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From The Cosmopolitan: “In the World of Art and Letters”

THE very newest thing in literature which aims at being light is “The Yellow
Book” (Lane and Matthews). I do not pretend to understand the literary
aims of “The Yellow Book,” if it has any in particular. To some extent it is an adver-
tisement, or manifesto, of several ingenious young men. The decorations are by Mr.
Beardsley, so are some of the designs. What do they aim at? Clearly they desire
épater le bourgeois: it is an ambition that may lead far, in the wrong direction. For
the letter-press, Mr. Henry James contributes an amusing tale of a literary lion who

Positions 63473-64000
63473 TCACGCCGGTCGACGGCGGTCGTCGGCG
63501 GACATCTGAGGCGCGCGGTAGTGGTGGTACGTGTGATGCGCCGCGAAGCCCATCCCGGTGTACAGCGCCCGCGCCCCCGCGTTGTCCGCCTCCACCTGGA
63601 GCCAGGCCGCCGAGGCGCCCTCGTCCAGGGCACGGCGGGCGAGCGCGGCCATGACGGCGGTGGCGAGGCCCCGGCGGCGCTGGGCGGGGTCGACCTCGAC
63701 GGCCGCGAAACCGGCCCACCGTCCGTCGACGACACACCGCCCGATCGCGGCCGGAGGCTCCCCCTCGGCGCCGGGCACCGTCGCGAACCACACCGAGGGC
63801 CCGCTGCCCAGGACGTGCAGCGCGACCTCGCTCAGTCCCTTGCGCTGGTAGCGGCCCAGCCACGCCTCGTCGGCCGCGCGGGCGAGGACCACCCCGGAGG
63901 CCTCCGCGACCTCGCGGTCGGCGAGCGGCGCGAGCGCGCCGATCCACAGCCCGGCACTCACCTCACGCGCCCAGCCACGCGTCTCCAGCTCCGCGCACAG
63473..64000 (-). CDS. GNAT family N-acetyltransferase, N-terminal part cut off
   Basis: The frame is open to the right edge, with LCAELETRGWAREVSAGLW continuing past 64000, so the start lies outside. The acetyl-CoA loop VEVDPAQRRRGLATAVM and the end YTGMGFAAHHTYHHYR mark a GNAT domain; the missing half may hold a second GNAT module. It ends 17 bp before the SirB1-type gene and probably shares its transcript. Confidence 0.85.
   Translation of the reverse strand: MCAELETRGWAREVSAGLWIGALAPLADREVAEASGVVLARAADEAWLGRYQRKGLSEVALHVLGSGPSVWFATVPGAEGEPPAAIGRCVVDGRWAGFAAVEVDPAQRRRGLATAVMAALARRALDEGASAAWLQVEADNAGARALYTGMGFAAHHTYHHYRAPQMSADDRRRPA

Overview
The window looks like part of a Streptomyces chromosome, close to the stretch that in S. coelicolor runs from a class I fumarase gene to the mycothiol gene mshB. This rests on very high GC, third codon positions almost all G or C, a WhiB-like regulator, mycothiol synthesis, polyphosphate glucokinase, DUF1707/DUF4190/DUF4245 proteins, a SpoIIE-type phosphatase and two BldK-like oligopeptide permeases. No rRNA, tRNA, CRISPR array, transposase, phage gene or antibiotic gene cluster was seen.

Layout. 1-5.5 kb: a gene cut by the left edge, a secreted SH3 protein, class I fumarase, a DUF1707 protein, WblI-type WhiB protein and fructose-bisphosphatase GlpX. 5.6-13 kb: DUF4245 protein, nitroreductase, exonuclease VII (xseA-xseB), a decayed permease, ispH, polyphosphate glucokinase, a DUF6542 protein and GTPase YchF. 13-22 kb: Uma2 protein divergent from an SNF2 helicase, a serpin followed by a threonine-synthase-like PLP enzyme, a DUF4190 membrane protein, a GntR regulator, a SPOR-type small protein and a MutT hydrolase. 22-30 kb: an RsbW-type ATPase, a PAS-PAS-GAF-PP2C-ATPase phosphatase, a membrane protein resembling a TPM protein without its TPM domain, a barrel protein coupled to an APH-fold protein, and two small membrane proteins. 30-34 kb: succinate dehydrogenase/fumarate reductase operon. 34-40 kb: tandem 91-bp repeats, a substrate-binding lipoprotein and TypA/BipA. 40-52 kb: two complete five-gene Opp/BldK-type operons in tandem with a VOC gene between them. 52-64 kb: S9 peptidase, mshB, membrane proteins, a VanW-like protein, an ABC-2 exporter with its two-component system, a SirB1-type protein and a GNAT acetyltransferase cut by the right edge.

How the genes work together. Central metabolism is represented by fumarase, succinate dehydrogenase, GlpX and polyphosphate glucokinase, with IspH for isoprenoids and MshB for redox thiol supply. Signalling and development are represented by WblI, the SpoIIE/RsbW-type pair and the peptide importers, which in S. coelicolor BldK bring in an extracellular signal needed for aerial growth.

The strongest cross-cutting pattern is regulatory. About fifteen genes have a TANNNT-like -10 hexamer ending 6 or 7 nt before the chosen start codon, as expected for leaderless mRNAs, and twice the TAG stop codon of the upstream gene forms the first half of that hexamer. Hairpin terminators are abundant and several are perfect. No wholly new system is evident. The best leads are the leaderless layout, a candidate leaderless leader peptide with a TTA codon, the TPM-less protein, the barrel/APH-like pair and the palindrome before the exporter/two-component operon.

died of luncheon parties; Mr. Saintsbury has a piece of humor, à son devis, on the
historical and sentimental associations of wines; Mr. Gosse and Mr. Davidson con-
tribute very agreeable verses; and some of the young men try desperately hard to be
clever and startling. But we know every move in the game of startling the steady citizen,
and oh, I cannot say how weary I am of cheap literary audacities at
second hand. Mr. Pennell‘s design of Puy en Velay has much pleasingly fantastic
perspective; but Sir Frederick Leighton‘s little study in chalk is in odd company.
The whole serial, which is to appear quarterly, is a kind of book of beauty, the other
way about, and nobody knows the end thereof.

MLA citation:

Lang, Andrew. “In the World of Art and Letters.” Review of The Yellow Book, vol. 1, The Cosmopolitan vol. 17, no. 3, July 1894, p. 373. Yellow Nineties 2.0. Edited by Lorraine Janzen Kooistra, Ryerson University Centre for Digital Humanities, 2019.